General and administrative expenses contributed another 30 basis points of the increase, primarily due to investments to support our technology and talent development. Operating income was $45 million or 4.8% of total revenue in the second quarter of fiscal 2021 compared to $38.8 million or 4.3% of total revenue for the same period last year. This reflects the increase in total revenue margin primarily from net merchandise sales of 120 basis points, partially offset by 70 basis point decrease due to deleveraging of SG&A expenses over the comparable prior-year period.

Net interest expense increased $0.5 million for the second quarter, primarily due to higher average long-term loan balances to fund our capital projects and draw-downs on our short-term lines of credit as part of our COVID-19 related efforts to secure cash.

Other expenses of $0.3 million are primarily from the cost to convert Trinidad dollars into other tradable currencies, partially offset by gains from devaluation of the Jamaican dollar due to our US dollar denominated cash reserves designated to fund the construction of our Portmore club.

Our effective tax rate for the second quarter of fiscal 2021 came in slightly higher than last year at 33.9% versus 33.1% a year ago, primarily related to changes in our uncertain income tax positions. In our Q1 fiscal 2021 earnings call, 34% [Phonetic]. However, due to our strong results in the first half of fiscal 2021, we now expect the full fiscal year 2021 effective tax rate to be in the range of 33% to 34%.

Net income for the second quarter of fiscal year 2021 was $28.2 million or $0.92 per diluted share compared to $25.6 million or $0.85 per diluted share in the pre-COVID comparable prior-year period. Our balance sheet remains very strong. We ended the quarter with cash, cash equivalents and restricted cash totaling $187.8 million, an increase of $51 million versus the same period a year ago. From a cash flow perspective, the $59.3 million decrease in net cash provided by operating activities was primarily due to decreases in working capital as our temporary extension of vendor terms negotiated as part of our initial response to the COVID-19 pandemic began expiring during the first half of the fiscal year.

It is important to note that many of these extended vendor terms have or will continue to revert to pre-COVID terms through the third quarter of fiscal year 2021. However, as I’ve previously mentioned, we do expect to end the third quarter with longer average vendor terms than we had pre-COVID, which will carry-forward indefinitely. Also as Sherry mentioned, we are increasing our inventory position, particularly in the non-foods categories such as electronics to meet increased demand and prepare for potential supply challenges in this area.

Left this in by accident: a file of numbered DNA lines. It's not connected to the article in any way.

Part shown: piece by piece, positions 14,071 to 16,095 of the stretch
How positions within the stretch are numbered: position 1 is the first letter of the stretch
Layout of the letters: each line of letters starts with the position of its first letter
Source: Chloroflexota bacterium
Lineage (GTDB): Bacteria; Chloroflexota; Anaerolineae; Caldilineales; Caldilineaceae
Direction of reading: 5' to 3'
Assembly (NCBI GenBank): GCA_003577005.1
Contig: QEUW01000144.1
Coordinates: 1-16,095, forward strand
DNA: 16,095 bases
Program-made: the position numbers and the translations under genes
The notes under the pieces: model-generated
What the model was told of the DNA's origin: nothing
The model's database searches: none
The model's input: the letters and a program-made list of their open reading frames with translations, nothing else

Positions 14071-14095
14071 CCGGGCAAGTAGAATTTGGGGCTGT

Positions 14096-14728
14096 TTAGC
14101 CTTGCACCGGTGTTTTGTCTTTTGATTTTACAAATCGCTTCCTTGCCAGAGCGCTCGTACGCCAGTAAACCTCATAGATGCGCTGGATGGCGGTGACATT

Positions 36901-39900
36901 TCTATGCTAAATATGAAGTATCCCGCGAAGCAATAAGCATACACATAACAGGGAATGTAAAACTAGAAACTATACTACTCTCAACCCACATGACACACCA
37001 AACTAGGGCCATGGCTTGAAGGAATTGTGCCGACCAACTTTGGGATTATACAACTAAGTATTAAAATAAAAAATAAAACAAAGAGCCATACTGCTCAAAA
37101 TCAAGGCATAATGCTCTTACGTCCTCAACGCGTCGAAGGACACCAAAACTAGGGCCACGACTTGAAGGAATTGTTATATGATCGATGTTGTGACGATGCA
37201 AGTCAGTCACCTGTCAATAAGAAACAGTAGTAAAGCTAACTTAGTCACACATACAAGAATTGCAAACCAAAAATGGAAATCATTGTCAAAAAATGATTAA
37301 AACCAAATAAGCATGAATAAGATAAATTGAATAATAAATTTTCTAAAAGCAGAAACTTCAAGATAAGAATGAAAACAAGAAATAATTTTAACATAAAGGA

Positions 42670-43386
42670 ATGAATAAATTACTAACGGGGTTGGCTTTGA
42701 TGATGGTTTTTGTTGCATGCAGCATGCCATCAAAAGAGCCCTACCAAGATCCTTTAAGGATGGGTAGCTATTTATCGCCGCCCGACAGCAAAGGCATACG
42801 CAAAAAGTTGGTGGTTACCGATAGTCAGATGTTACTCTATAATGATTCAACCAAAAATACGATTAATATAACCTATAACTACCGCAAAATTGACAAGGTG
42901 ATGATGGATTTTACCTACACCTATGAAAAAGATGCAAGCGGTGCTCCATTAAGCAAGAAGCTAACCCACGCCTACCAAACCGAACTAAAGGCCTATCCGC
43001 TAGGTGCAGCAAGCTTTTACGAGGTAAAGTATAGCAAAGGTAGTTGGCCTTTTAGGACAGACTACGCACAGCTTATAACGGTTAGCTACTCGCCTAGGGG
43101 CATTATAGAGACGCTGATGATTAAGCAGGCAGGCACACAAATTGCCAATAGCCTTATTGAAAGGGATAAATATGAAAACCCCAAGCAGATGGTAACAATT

Net cash used in investing activities increased by $3.4 million compared to the prior year, primarily due to the increase in investments in certificates of deposit of Trinidad dollars that we have on hand, while we work actively to convert these Trinidad dollars into US dollars as availability allows, offset by fewer construction expenditures. The $85.2 million change from cash provided by to cash used in financing activities is primarily the result of a net decrease in proceeds from long-term debt and net repayments of short-term borrowings. We continue to be vigilant about our cash position and ready to adapt to sudden changes in circumstances.

While some uncertainty remains in our markets about the extent and duration of the pandemic, we have confidence in our ability to continue our operations successfully, while also continuing to invest in the future. During Q3 of this fiscal year, we have finished paying down the remaining short-term lines of credit which we had accessed as part of our initial COVID-19 response in Q3 of last year.